This is what happens when you build a good team: It starts getting expensive. When the Rangers reached the World Series in 2010, their payroll was about $65 million. Last year, it had climbed to about $120 million; this year, it should be around that figure again, maybe a million or two higher. There was certainly room to go higher -- for the right guy. Instead, the Rangers had to go to backup plans: Berkman, coming off a season in which he played just 32 games, and Soria, the former Kansas City closer coming back from Tommy John surgery.

Berkman is an interesting gamble in that the Rangers need him to assume a prominent role in the lineup. Two years ago, he finished seventh in the NL MVP voting for St. Louis, hitting .301/.412/.547, although that was his best OPS since 2008.

In the end, though, the Rangers didn't get the pitcher they wanted, they lost a 43-homer guy, they lost a productive player in Napoli, and they lost depth on their pitching staff.

Position Players

Fun fact No. 1: Tampa Bay and Seattle scored more runs on the road than Texas.

Fun fact No. 2: In his two seasons with the Rangers, Adrian Beltre has hit 43 home runs at home, 25 on the road.

Fun fact No. 3: For all the talk about playing rookie Jurickson Profar at second base and moving Ian Kinsler to first, Mitch Moreland had a higher wOBA than Kinsler in 2012.

Fun fact No. 4: Maybe there's a reason Nelson Cruz's name was in the Biogenesis case. His OPS has gone from .950 to .821 to .779. On the bright side, he did play 159 games last year after missing 38 and 54 the previous two seasons, respectively.

Fun fact No. 5: Pierzysnki hit a career-high 27 home runs for the White Sox, after hitting just 17 the previous two seasons combined.

OK, what do we have here? A team with terrific infield defense in Elvis Andrus, Kinsler and Beltre, plus the center field platoon of Craig Gentry and Leonys Martin. But it's also a lineup relying on aging hitters pegged for the middle of the order: Berkman (37), Cruz (32), Beltre (34) and Pierzynski (36). On the other hand, the team has purged itself of Young, who was awful in 2012 in eating up 651 plate appearances, and youngsters Profar and Mike Olt are ready to step in when and if needed.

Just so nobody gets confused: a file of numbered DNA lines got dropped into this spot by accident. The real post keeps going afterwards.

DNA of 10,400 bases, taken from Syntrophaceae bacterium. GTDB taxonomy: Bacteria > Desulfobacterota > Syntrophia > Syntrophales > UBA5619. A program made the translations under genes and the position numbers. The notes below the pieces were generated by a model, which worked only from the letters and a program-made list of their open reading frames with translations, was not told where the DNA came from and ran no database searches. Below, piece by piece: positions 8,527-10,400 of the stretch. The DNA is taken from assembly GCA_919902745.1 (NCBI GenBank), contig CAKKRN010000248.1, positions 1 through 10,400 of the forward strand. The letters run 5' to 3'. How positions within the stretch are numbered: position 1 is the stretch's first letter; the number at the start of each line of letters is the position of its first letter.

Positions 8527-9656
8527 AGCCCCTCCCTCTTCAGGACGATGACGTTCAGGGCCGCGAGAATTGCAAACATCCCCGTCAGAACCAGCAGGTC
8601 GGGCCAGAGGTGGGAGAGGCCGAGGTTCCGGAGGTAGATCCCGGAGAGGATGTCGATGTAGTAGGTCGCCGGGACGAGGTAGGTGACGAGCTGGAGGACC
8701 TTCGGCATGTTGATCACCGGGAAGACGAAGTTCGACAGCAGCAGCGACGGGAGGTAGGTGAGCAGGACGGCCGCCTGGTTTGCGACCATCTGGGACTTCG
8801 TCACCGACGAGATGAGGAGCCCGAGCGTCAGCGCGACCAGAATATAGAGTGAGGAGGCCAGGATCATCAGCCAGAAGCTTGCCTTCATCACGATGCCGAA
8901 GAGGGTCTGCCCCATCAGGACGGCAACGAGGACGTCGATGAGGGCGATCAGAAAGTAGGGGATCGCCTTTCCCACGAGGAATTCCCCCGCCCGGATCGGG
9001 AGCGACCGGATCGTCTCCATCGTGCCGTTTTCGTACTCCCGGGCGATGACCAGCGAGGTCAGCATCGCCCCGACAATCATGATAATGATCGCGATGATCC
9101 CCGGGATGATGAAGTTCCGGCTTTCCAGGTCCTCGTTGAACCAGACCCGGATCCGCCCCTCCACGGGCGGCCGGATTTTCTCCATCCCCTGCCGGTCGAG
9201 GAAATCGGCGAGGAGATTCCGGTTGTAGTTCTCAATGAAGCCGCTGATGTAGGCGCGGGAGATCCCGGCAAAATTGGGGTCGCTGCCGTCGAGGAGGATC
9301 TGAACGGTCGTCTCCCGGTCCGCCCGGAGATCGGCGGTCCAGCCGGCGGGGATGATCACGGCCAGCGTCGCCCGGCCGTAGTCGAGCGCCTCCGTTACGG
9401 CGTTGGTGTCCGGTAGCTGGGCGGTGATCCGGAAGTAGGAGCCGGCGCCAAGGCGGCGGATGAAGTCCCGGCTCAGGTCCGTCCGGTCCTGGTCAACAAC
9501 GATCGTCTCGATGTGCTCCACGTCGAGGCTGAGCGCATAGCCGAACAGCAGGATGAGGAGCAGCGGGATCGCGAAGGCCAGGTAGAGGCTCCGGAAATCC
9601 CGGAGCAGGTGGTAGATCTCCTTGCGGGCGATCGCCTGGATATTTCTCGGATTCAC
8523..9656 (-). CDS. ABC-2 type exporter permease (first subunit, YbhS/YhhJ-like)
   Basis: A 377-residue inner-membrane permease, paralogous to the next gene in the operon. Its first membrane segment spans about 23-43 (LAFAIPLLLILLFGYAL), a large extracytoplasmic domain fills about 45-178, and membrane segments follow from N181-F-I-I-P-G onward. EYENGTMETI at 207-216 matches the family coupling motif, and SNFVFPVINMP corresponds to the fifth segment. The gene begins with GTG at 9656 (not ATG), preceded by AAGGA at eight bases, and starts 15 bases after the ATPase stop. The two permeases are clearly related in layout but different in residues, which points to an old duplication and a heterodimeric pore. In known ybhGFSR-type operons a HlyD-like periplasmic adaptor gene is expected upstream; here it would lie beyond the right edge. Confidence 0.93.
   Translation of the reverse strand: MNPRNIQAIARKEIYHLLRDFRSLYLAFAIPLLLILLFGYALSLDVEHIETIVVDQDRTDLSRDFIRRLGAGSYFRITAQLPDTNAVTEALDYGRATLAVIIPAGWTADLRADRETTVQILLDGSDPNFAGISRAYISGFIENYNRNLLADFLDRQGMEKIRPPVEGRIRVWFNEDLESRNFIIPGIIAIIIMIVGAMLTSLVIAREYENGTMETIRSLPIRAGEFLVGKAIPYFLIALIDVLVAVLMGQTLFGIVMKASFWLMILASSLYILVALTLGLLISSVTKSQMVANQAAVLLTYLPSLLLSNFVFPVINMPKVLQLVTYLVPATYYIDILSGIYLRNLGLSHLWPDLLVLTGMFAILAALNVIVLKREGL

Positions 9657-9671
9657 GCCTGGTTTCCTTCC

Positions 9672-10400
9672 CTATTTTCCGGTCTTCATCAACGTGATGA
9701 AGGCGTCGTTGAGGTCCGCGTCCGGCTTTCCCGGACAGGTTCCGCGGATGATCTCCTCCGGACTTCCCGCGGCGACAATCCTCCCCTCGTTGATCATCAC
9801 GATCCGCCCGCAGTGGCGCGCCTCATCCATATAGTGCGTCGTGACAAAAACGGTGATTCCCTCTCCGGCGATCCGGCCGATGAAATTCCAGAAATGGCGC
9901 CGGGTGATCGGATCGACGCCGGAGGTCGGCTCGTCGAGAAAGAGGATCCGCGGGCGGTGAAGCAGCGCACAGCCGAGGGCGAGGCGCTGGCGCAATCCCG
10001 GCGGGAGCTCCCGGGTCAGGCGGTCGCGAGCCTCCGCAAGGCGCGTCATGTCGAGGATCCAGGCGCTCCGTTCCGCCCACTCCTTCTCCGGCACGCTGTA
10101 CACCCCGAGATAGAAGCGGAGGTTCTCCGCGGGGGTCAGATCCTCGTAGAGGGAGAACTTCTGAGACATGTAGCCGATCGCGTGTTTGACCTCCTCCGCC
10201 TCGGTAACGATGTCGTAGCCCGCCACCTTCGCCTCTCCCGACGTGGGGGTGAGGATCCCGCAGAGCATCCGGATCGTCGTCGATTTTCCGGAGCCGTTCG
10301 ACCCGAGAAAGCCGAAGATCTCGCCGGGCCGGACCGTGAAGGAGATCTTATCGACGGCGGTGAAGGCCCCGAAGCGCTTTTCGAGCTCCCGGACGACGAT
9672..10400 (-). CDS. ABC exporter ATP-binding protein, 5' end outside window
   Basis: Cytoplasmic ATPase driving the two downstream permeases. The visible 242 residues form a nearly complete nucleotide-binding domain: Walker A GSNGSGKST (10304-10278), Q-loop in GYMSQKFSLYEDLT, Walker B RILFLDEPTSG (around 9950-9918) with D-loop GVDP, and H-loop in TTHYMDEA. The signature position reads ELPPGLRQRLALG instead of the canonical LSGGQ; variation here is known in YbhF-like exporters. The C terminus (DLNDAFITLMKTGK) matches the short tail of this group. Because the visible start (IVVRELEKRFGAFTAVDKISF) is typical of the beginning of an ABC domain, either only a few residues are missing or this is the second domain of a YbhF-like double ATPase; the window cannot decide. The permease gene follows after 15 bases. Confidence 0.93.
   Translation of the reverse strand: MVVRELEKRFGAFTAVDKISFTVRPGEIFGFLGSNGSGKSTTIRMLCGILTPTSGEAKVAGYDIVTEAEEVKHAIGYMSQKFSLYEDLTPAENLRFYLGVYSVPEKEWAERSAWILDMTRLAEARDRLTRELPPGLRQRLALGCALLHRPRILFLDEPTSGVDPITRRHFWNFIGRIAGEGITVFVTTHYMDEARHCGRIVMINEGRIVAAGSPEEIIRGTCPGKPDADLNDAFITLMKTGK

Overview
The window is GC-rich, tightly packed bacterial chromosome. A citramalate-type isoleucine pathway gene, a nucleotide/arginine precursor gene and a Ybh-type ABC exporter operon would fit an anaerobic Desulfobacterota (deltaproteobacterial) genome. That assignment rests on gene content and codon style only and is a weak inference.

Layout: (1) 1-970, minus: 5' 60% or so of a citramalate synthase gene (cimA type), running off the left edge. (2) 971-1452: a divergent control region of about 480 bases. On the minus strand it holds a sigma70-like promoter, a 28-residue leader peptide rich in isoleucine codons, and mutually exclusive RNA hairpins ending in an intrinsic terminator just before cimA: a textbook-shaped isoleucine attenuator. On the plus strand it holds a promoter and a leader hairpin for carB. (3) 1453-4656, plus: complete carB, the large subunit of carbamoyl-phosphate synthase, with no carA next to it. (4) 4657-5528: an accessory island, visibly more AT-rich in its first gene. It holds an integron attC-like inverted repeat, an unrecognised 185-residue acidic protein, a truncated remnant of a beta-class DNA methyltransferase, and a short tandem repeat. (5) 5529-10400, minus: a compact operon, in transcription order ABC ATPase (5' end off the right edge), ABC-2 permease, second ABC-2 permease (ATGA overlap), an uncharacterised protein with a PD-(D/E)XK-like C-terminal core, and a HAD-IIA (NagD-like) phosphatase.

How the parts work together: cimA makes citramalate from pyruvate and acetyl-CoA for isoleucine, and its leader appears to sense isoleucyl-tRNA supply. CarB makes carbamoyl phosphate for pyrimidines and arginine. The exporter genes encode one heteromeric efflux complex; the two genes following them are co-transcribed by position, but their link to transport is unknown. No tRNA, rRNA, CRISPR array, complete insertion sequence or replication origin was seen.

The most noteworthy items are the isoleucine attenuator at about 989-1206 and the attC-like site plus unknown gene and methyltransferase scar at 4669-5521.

I think the lineup is overrated, as it benefits from playing at hitter-friendly Rangers Ballpark. The Rangers will miss Hamilton's presence and production, I don't know what to expect from Berkman and Pierzynski, and Beltre and David Murphy might regress some from 2012. I'm giving this group a B-plus, in part because of the defense, but that could be a half-grade too high.

Pitching Staff

Just like the lineup is maybe a bit overrated, I think the Rangers' pitching staffs have been underrated during their three-year playoff run. Yu Darvish and Harrison are an excellent 1-2, and I expect Darvish to be even better in his second year in the States. Alexi Ogando returns to the rotation, where he went 13-8 with a 3.51 ERA in 2011. There are some concerns that year was a BABIP-driven fluke (.267 BABIP) and his ERA was 4.48 in the second half, but remember that was his first season starting. I think he'll be fine.

The key to the rotation in my mind is Derek Holland. His dominant run in the second half of 2011 and a couple of strong playoff starts led to high expectations last year, but he went 12-7 with a 4.67 ERA. His biggest problem was the long ball: 32 home runs allowed in 27 starts. Thirty of those came against right-handed batters, so he needs to improve the consistency of his curve or changeup to go with his fastball/slider combo.

The fifth spot is wide open between Martin Perez (whom some still believe in), Justin Grimm and Robbie Ross, although the team hopes Colby Lewis can return sometime after the All-Star break after Tommy John surgery.

The bullpen loses its top two setup guys in Ogando and Adams, and Soria isn't expected to be ready until May. If Soria isn't the same guy he was with the Royals, there could be some issues here behind closer Joe Nathan unless one of the one guys such as Tanner Scheppers, Wilmer Font or Michael Kirkman steps up. As with Lewis, the Rangers also hope former closer Neftali Feliz returns in July or August from his Tommy John surgery.

Heat Map to Watch